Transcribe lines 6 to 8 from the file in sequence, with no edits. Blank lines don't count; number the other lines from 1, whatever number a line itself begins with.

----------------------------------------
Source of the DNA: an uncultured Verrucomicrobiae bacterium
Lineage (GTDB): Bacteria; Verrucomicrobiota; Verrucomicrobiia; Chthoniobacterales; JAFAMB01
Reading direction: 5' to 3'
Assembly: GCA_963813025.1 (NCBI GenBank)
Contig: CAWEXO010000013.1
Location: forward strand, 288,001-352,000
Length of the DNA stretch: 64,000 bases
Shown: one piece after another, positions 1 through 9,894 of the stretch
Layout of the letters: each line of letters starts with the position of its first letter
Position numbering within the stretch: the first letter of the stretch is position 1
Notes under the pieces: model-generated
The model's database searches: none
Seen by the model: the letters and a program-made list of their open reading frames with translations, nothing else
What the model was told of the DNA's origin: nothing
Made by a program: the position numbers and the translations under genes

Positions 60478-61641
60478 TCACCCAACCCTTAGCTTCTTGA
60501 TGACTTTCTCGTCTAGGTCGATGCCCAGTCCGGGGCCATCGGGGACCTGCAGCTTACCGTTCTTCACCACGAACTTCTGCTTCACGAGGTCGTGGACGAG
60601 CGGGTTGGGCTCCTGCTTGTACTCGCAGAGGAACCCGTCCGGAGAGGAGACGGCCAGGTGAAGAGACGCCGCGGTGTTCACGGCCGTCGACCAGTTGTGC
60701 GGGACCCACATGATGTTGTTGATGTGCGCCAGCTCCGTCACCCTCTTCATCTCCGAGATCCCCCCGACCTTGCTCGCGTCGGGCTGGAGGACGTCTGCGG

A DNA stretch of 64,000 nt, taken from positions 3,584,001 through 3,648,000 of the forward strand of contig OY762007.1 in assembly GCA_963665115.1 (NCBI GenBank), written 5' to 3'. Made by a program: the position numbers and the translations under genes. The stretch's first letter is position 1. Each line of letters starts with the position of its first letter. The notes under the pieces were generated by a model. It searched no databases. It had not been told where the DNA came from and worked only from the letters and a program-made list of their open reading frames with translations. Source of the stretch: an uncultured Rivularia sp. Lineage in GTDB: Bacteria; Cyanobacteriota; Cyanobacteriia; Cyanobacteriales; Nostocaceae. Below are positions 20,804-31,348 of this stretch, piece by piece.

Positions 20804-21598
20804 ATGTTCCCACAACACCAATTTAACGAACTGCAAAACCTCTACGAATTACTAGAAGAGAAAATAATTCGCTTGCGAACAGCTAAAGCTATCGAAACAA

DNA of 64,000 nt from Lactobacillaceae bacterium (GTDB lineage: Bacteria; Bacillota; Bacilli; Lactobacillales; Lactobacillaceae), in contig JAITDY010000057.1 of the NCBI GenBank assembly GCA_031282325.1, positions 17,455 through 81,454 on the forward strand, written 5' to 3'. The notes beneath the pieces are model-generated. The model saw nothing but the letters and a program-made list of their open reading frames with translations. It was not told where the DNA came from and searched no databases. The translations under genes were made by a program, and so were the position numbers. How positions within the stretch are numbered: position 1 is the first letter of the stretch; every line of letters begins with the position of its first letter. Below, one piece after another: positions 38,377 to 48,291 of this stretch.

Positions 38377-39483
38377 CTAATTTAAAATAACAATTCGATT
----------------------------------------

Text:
Location: forward strand, 288,001-352,000
Length of the DNA stretch: 64,000 bases
Shown: one piece after another, positions 1 through 9,894 of the stretch